Nintendo bets on mobile to boost console
Moving to mobile might not be a step back as had been feared but a strategy to propel their console business forward. How? By creating a relationship with new gamers, and by connecting experiences across devices.
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Super Mario Run will first be launching to an audience of millions with their iOS deployment this December, and then expand to potentially billions with an Android release (likely before March 2017). This will be a new way for Nintendo to get in front of mobile-only players who will cash in on what Nintendo has to offer on console. (Hopefully.)
“By taking this approach, we firmly believe that doing business on smart devices will not shrink our dedicated video game system business and will instead create new demand,” said the late Satoru Iwata, former president and CEO of Nintendo, during the initial announcement in early 2015.
Connecting across the device divide
There are signs that Nintendo is connecting their properties within and across devices to direct interest from players.
The company’s foray into mobile gaming was February 2016 with the launch of Miitomo, a social network based on Nintendo’s iconic Mii avatars. It’s clear that Miitomo is intended to be a hub for connecting players to the full Nintendo mobile experience, potentially allowing a mobile owner’s Mii wander into Super Mario Run or having the ability to share play data in the Miitomo app.
And then there’s the Nintendo NX. It’s the next-generation console that is rumored to be portable with its own tablet. Perhaps not “mobile” in the sense of iOS and Android, but it’s a vote of confidence in mobile capabilities. Nintendo might translate their mobile game experiences to their new mobile console.
And one can’t ignore the uncanny timing of the mobile games and the new console. Both shared the same announcement as if they might both be key players in the same business strategy. Super Mario Run will be released four months before the NX. Nintendo’s next two planned mobile games will be released the same month as the NX.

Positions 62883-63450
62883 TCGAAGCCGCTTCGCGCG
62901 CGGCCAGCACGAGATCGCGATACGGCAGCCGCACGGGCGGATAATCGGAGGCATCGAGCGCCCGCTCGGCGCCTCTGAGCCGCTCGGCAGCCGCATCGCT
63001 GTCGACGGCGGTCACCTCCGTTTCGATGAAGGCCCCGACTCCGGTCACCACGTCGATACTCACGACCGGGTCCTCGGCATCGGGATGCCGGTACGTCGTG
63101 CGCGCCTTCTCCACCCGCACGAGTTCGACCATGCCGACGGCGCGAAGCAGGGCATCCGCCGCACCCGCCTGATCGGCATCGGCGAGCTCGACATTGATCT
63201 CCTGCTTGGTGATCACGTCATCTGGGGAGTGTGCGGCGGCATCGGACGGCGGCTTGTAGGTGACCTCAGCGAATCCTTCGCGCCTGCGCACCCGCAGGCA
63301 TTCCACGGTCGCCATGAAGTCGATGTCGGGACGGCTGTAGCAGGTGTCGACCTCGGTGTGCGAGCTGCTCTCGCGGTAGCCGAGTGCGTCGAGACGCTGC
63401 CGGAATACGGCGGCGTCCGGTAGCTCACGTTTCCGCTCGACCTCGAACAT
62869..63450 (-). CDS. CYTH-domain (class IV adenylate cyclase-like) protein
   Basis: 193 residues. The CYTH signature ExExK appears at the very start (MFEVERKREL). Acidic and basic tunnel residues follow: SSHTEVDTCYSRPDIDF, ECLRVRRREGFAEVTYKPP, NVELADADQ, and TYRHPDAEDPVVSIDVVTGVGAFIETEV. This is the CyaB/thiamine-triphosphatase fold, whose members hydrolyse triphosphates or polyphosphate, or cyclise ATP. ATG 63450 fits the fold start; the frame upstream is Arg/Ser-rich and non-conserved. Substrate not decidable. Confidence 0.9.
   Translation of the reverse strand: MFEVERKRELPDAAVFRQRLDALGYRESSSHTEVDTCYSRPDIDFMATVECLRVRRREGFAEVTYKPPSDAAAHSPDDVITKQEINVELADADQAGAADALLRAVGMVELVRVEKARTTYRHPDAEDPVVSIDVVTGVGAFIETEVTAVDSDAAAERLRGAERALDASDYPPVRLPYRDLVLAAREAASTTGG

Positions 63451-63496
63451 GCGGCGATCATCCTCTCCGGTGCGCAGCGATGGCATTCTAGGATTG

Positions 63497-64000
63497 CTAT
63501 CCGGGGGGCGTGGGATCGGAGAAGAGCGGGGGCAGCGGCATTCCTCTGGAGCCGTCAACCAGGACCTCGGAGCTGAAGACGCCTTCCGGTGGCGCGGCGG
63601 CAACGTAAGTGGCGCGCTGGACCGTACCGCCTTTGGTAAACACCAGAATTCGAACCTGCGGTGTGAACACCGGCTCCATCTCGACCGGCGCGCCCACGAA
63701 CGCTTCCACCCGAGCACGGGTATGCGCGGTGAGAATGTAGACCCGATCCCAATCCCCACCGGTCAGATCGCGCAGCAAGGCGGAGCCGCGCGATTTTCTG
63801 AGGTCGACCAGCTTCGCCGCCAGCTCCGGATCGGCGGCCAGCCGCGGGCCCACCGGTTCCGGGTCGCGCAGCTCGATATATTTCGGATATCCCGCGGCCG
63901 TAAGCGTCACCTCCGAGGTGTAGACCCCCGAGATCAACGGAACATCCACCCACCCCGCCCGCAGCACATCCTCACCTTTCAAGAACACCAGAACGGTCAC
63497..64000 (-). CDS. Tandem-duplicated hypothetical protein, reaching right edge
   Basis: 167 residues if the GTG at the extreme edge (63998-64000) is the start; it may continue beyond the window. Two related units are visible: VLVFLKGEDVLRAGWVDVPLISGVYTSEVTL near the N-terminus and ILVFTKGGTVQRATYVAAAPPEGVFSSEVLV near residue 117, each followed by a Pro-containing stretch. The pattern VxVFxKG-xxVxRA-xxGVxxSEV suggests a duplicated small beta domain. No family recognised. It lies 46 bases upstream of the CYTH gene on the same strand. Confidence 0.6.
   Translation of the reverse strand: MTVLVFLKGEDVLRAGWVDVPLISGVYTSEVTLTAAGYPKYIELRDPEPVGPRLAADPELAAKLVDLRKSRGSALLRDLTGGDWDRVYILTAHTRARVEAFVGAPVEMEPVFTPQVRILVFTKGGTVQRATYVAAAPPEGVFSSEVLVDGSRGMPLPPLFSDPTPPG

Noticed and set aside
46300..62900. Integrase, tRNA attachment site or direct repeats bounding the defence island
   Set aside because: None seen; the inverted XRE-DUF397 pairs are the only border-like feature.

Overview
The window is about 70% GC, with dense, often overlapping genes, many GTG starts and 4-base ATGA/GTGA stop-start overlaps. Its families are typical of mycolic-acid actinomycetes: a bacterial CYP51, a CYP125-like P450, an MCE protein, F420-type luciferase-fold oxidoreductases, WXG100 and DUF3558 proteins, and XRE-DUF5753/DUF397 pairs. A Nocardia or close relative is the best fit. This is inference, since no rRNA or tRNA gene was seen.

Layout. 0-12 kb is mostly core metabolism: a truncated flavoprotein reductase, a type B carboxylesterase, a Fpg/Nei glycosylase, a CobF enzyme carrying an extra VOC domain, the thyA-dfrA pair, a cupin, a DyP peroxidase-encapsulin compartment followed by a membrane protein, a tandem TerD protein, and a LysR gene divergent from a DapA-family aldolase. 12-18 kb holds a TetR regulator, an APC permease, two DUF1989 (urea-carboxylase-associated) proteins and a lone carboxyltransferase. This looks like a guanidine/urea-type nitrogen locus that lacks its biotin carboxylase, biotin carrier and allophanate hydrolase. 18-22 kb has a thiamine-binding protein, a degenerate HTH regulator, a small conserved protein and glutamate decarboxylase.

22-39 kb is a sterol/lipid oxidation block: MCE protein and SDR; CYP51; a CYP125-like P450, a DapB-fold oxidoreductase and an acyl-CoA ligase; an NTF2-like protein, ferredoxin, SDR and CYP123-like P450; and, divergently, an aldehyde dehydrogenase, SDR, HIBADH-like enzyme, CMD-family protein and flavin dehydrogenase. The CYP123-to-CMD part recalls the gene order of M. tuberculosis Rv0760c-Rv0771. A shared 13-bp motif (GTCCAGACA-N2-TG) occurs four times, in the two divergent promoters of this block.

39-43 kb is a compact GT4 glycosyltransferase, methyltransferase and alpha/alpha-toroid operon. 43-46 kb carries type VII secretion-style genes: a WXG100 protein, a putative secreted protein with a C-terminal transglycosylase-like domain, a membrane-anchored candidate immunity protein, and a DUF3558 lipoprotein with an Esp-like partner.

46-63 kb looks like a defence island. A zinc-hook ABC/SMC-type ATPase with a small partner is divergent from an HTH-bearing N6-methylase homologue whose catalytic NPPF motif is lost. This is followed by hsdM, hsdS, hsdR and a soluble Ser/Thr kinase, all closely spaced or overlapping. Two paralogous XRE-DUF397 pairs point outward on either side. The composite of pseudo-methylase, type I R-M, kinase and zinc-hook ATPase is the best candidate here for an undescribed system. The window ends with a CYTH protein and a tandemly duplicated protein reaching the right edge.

Let’s just admit the first quarter of 2017 is going to be a Nintendo extravaganza.
How much does Super Mario Run cost?
The app price has not been announced yet. However, there will be a free download available with the option to make a one-time purchase to get the full game.
The good news is there will be no in-app purchases or microtransactions that would disrupt the play experience. (We don’t want Mario to trip while he’s constantly running, right?) The bad news is that this will drive up the one-time purchase price.
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Most Mario games for console and DS cost $20-$30. Mobile games are usually less expensive but popular franchise games produced by large developers with a longer development cycle tend to be a little more expensive than standard mobile games.
Considering these factors, our guess is that the full Super Mario Run could cost as low as $4.99 and as much as $14.99.